A Case on Nervous Tissue
Case Study One – Bad Fish: A Case on Nervous Tissue
One evening during a recent trip to Indonesia, Dr. Marshall Westwood sat down to a meal of puffer fish and rice. Within an hour of returning to his hotel room, Dr. Westwood felt numbness in his lips and tongue, which quickly spread to his face and neck. Before he could call the front desk, he began to feel pains in his stomach and throat, which produced feelings of nausea and eventually severe vomiting.
Fearing that he had eaten some “bad fish” for dinner, Dr. Westwood called a local hospital to describe his condition. The numbness in his lips and face made it almost impossible for him to communicate, but the hospital staff managed to at least understand the address he gave them and they sent an ambulance. As Dr. Westwood was rushed to the hospital, his breathing became increasingly labored.
The patient presented in the ED with diaphoresis, motor dysfunction, paresthesias, nausea, and an ascending paralysis that started in his legs and spread to the upper body, arms, face, and head. The patient was cyanotic and hypoventilating. Within 30 minutes of presenting in the ED, Dr. Westwood developed bradycardia with a BP of 90/50 mmHg. Atropine was administered in response to the bradycardia. Intravenous hydration, gastric lavage, and activated charcoal followed a presumptive diagnosis of tetrodotoxin poisoning that was based on the clinical presentation in the ED. Five hours after treatment, the following vital signs were noted:
• BP 125/79 mmHg
• HR 78 bpm
• Oxygen saturation: 97% on room air
After discussing his case with his physician, he learned that he had probably been the victim of puffer fish poisoning. The active toxin in the tissues of this fish is a chemical called tetrodotoxin (TTX). Tetrodotoxin is in a class of chemicals known as neurotoxins because it exerts its effects on neurons. The specific action of tetrodotoxin is that it blocks voltage-gated sodium ion channels.
-When nerve cells are at rest, there is an unequal amount of positive and negative charges on either side of a nerve cell membrane. This charge difference creates an electrical potential. Describe how the resting membrane potential (resting potential) is generated.
-What would happen to a neuron if it was exposed to tetrodotoxin? Be specific regarding its effect on the ability of a neuron to communicate.
Case Study 2 – “My Leg is on Fire”: A Case Study on Spinal and Peripheral Nerve Anatomy
Sarah Mitchell is a 68-year-old female who is normally healthy. However, about five days ago she began to feel very fatigued and started to experience a burning and tingling sensation on her right thigh.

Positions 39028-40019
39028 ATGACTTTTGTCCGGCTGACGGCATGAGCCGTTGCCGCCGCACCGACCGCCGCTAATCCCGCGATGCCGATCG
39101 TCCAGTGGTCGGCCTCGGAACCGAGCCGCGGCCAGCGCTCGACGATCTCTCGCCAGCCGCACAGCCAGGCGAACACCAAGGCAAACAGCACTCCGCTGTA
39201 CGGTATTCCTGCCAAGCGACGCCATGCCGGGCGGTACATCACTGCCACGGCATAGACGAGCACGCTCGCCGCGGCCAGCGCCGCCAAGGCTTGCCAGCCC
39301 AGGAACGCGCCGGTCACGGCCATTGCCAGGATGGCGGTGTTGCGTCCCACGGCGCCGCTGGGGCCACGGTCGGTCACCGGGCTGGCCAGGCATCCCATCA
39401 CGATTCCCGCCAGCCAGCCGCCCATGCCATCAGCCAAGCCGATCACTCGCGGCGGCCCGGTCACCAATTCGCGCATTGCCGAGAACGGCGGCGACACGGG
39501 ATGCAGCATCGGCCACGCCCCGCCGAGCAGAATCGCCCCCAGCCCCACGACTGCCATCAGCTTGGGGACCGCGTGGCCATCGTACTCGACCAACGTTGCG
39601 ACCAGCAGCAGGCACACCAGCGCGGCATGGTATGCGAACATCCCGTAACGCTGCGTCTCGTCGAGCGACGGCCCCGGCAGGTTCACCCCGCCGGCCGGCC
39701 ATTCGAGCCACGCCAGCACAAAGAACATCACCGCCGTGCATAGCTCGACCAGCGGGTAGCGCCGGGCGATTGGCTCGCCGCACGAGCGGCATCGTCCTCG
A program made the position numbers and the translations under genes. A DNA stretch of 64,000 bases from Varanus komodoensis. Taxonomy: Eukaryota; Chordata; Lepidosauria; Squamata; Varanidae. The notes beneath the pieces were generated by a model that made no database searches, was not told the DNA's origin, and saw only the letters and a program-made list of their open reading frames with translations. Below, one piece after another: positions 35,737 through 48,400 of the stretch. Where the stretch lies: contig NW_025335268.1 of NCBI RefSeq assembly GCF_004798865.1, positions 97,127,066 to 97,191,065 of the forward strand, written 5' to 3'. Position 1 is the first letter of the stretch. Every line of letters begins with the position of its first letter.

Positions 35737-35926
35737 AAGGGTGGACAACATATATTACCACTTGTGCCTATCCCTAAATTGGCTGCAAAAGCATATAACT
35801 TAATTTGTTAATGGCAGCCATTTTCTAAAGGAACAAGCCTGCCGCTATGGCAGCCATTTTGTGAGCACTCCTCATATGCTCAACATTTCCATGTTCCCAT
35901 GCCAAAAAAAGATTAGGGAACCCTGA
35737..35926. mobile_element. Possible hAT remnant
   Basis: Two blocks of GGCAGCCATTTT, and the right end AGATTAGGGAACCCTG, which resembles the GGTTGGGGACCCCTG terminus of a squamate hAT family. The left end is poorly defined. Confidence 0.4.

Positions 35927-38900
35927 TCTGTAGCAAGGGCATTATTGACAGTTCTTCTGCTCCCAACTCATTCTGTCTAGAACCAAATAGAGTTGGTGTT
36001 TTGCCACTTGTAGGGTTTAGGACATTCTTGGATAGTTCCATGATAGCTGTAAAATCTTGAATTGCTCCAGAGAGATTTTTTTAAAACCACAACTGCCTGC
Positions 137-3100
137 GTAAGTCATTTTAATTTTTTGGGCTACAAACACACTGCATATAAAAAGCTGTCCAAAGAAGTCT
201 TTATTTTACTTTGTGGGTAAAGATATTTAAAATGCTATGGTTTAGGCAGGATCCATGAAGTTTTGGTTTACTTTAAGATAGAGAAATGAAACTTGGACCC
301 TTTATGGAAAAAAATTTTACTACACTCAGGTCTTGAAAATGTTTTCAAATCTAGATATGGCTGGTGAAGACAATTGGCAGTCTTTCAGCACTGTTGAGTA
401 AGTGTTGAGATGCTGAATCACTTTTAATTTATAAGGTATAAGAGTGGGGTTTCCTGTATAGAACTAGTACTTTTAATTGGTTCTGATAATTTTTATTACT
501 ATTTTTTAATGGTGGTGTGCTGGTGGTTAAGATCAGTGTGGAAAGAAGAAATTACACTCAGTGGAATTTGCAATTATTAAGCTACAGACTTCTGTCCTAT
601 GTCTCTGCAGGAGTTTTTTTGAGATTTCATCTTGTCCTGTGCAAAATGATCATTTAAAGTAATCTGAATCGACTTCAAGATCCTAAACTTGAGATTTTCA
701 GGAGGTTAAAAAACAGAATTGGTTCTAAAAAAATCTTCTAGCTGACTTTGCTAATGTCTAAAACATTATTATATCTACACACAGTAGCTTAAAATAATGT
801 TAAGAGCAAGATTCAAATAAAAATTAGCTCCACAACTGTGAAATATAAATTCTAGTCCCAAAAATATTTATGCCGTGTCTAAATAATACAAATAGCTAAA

You ask to see the area and upon visual inspection you notice 3–4 small, red, swollen areas with vesicles on the posterior aspect of her right thigh. She describes the pain to you, saying “it feels like the back of my leg is on fire and it hurts so bad.” She denies being exposed to any excessive heat sources, any changes in her diet, and any changes in the type of body soap, lotion, or laundry detergent she is using. All other physical findings are within normal limits, but her oral temperature is 100.6˚F. She complains about being under a lot of stress for the past three months because she has been helping take care of her husband, who is in the end stages of Alzheimer’s disease. She has no known drug allergies, is a non-smoker, and attends a water aerobics class twice a week. You suspect she may be suffering from a particular viral infection, so you ask if she had chicken pox as a child. Sarah confirms that she had chicken pox and measles during childhood. Her answer confirms your suspicions that she is likely suffering from shingles (herpes zoster) due to varicella-zoster virus infection.
-Define the following terms, used in the case and also in associated questions.
-The virus infecting Sarah lies dormant in the dorsal root ganglion. What part of a neuron is located in the dorsal root ganglion? Does the dorsal root and its ganglion carry sensory input, motor output, or both?
-If Sarah had a viral infection that affected neuron function in the ventral root of the same spinal nerve, how would the signs and symptoms be different than those she has now?
Please include an introduction paragraph of both cases (just one) and answer the five questions.